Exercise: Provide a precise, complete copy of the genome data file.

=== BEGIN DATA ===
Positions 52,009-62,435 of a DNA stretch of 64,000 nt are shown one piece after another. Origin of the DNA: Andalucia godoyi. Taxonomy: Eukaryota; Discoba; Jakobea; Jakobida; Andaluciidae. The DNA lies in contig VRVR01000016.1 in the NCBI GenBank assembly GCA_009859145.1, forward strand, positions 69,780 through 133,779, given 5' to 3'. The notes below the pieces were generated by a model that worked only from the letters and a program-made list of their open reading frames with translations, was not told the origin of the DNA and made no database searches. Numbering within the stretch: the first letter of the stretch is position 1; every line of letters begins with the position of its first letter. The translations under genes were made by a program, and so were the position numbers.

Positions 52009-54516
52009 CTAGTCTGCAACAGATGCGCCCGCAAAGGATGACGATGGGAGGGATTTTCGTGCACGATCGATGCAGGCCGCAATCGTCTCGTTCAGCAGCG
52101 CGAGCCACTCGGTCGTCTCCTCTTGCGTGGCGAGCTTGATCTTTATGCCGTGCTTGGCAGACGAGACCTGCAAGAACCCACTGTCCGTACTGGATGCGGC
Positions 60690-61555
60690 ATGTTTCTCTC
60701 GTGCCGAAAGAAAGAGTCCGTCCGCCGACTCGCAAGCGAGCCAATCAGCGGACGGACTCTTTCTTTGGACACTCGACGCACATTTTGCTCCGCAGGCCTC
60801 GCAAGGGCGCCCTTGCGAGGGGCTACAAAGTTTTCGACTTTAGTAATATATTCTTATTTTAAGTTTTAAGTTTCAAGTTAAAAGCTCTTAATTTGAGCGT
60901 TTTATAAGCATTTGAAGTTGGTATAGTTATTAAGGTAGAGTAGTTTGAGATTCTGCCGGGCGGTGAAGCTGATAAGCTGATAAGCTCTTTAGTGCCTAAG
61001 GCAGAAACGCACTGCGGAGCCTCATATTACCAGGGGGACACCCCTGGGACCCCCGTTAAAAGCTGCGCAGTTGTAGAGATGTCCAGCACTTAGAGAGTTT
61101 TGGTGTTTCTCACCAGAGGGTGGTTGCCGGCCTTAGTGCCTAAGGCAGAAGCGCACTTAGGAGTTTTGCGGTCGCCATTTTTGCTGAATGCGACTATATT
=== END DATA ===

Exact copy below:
Positions 52,009-62,435 of a DNA stretch of 64,000 nt are shown one piece after another. Origin of the DNA: Andalucia godoyi. Taxonomy: Eukaryota; Discoba; Jakobea; Jakobida; Andaluciidae. The DNA lies in contig VRVR01000016.1 in the NCBI GenBank assembly GCA_009859145.1, forward strand, positions 69,780 through 133,779, given 5' to 3'. The notes below the pieces were generated by a model that worked only from the letters and a program-made list of their open reading frames with translations, was not told the origin of the DNA and made no database searches. Numbering within the stretch: the first letter of the stretch is position 1; every line of letters begins with the position of its first letter. The translations under genes were made by a program, and so were the position numbers.

Positions 52009-54516
52009 CTAGTCTGCAACAGATGCGCCCGCAAAGGATGACGATGGGAGGGATTTTCGTGCACGATCGATGCAGGCCGCAATCGTCTCGTTCAGCAGCG
52101 CGAGCCACTCGGTCGTCTCCTCTTGCGTGGCGAGCTTGATCTTTATGCCGTGCTTGGCAGACGAGACCTGCAAGAACCCACTGTCCGTACTGGATGCGGC
Positions 60690-61555
60690 ATGTTTCTCTC
60701 GTGCCGAAAGAAAGAGTCCGTCCGCCGACTCGCAAGCGAGCCAATCAGCGGACGGACTCTTTCTTTGGACACTCGACGCACATTTTGCTCCGCAGGCCTC
60801 GCAAGGGCGCCCTTGCGAGGGGCTACAAAGTTTTCGACTTTAGTAATATATTCTTATTTTAAGTTTTAAGTTTCAAGTTAAAAGCTCTTAATTTGAGCGT
60901 TTTATAAGCATTTGAAGTTGGTATAGTTATTAAGGTAGAGTAGTTTGAGATTCTGCCGGGCGGTGAAGCTGATAAGCTGATAAGCTCTTTAGTGCCTAAG
61001 GCAGAAACGCACTGCGGAGCCTCATATTACCAGGGGGACACCCCTGGGACCCCCGTTAAAAGCTGCGCAGTTGTAGAGATGTCCAGCACTTAGAGAGTTT
61101 TGGTGTTTCTCACCAGAGGGTGGTTGCCGGCCTTAGTGCCTAAGGCAGAAGCGCACTTAGGAGTTTTGCGGTCGCCATTTTTGCTGAATGCGACTATATT